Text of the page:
We will ask you a simple question. Suppose a group of doctors set up a "McDonald's of Health Care - lowest prices in town." They said: 'We'll treat you. But only if you sign this paper saying you won't sue us.' Without the tort lawyers breathing down their necks they could eliminate their malpractice insurance and cut out all the unnecessary tests.
And then...suppose a drug company decided to launch a brand of Free Market Drugs. They offered customers 'unapproved drugs...neither tested nor reviewed by the FDA or anyone else...take them at your own risk!'
How long would these companies last? About 24 hours. Too many zombies.
Phony choices from a bogus profession
We got a look at how the world really works last week. Bloomberg ratted out Sophia Constantinidou:
The 52-year-old gets 400 euros ($496) a month from the Greek government, part of her late mother's state pension. Under the current system, Constantinidou qualifies to receive the payment for life as the only surviving child of a deceased civil servant, provided she doesn't tie the knot."
Ms. Constantinidou is on lifestyle support, thanks to the generosity of the Greek government, which is on lifestyle support itself, thanks to the generosity of the European government, which is only able to pay its own bills thanks to creditors who may or may not know what they are doing. The big debate among economists is when to pull the plug.
'Austerity!' insist the Germans and Canadians. 'Growth!' promise the English and Americans.
Several things have become obvious: first, a 'recovery' is not going to happen; second, after 60 years of credit expansion, the world has entered a long period of financial adjustment and debt destruction; third, most economists should be put to work picking up trash along national highways. Not that they would do a very good job of it, but at least they would be kept out of mischief.
Imagine poor Pharaoh...7 lean years and only the advice of a slave to help him through. And think of how the Dark Ages might have been brightened up if Charlemagne had had an economist at his right arm. But now we have thousands of economists. And they offer us a stark choice: Austerity or growth?
Advocates of austerity say they have no choice. They have to cut public deficits. Besides, deficit cuts will lead to more private spending and investing.
Canadian Prime Minister Stephen Harper, in a letter to his G-20 counterparts, said world leaders should agree to reduce their deficits by half by 2013. "Nobody can seriously dispute that excessive public debts, not only in Europe, are one of the main causes of this crisis," added German Finance Minister Wolfgang Schaeuble. "That's why they have to be reduced."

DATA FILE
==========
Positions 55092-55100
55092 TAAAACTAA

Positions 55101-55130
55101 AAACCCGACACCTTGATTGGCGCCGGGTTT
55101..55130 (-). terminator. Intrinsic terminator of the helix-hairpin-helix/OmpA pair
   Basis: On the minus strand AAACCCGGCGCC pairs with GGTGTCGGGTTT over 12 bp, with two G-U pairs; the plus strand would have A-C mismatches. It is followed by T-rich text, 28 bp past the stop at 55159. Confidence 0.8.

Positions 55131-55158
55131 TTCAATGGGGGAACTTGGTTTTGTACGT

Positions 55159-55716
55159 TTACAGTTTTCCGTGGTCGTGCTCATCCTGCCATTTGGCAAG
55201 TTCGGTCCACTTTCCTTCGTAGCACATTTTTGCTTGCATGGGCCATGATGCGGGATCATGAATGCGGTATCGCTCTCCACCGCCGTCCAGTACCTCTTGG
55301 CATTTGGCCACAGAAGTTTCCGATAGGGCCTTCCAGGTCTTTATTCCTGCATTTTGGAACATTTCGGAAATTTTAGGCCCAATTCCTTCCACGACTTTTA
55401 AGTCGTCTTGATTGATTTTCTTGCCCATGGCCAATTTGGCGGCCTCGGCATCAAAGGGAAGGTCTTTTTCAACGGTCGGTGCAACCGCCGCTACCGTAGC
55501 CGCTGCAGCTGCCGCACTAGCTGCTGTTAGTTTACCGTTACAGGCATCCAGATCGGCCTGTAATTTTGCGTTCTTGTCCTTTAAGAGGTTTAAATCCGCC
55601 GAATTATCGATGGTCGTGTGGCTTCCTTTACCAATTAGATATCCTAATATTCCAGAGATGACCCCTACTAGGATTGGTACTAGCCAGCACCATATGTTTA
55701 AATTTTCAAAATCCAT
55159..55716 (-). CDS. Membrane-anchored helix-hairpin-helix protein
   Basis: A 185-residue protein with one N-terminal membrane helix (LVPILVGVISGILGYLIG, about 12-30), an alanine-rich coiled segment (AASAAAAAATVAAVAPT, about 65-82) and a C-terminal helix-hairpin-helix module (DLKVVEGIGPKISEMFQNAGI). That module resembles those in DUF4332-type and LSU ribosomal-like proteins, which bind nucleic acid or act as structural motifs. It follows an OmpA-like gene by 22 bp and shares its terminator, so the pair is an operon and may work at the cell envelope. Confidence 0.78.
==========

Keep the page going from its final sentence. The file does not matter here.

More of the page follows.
Not so says Martin Wolf howling at the Financial Times.
"What we are seeing is an epidemic of private sector frugality," cries Wolf, warning that "cutting public spending will not automatically raise private spending."
Both positions are claptrap.
Through no fault of her own, Ms. Constantinidou has become a leech. Resources are being diverted from savers, investors, and householders so that she can get something for nothing. Economists on the one side pretend that giving her the money increases 'demand' and helps the economy grow. On the other, they pretend that taking away her unearned income would impose a hardship on the whole economy.
As to the first proposition, if you could really make people better off by robbing Peter to pay Paul, Peter would already be penniless. There is no shortage of people willing to take away his money. As to the second, too bad for the leech. Paul will have to give up something he had no right to in the first place. But where is the austerity? Resources don't disappear. Ms. Constantinidou may have to say goodbye to her unearned transfer payments. Someone else will say 'welcome home' to their long-lost money.
But in last Wednesday's Financial Times, Mr. Wolf, slipped another ace up his sleeve. Instead of larceny or usury, he suggests trickery: why rob Peter or borrow from him, in other words, when you can scam him with phony money? "Why it is right for central banks to keep printing," is his headline.
Cut off from reality by their own conceits and fantasies, it is as if economists were describing the perfect woman: how pretty she is...how perfect her little nose turns up and how she never needs make-up....how she always does what she is told and never talks back. Then, you turn and you see the woman herself. She is no lady; she's an inflatable doll! Like a simpleton's economy, she resembles the real thing - except in the ways that really count.
A mannequin can be programmed to say what you want her to say. Raise government spending enough and you may be able to get her to say the GDP growth is positive. Pay enough people to do enough make-work jobs and she will tell you the employment rate has gone up. Get the software right and she will spend when you want her to spend, and save when you want her to save...and pretend that you are the smartest economist who ever lived.
But a real woman has her own ideas. Sometimes she is lighthearted and spendthrift. Other times she is anxious...such as when she sees too much debt or too much money-printing. There are times when she will look lovingly upon her husband and do as she is bid...and times when she sighs, realizing the economist she married is a hopeless jackass.
Bill Bonner is the President & Founder of Agora Inc, an international publisher of financial and special interest books and newsletters.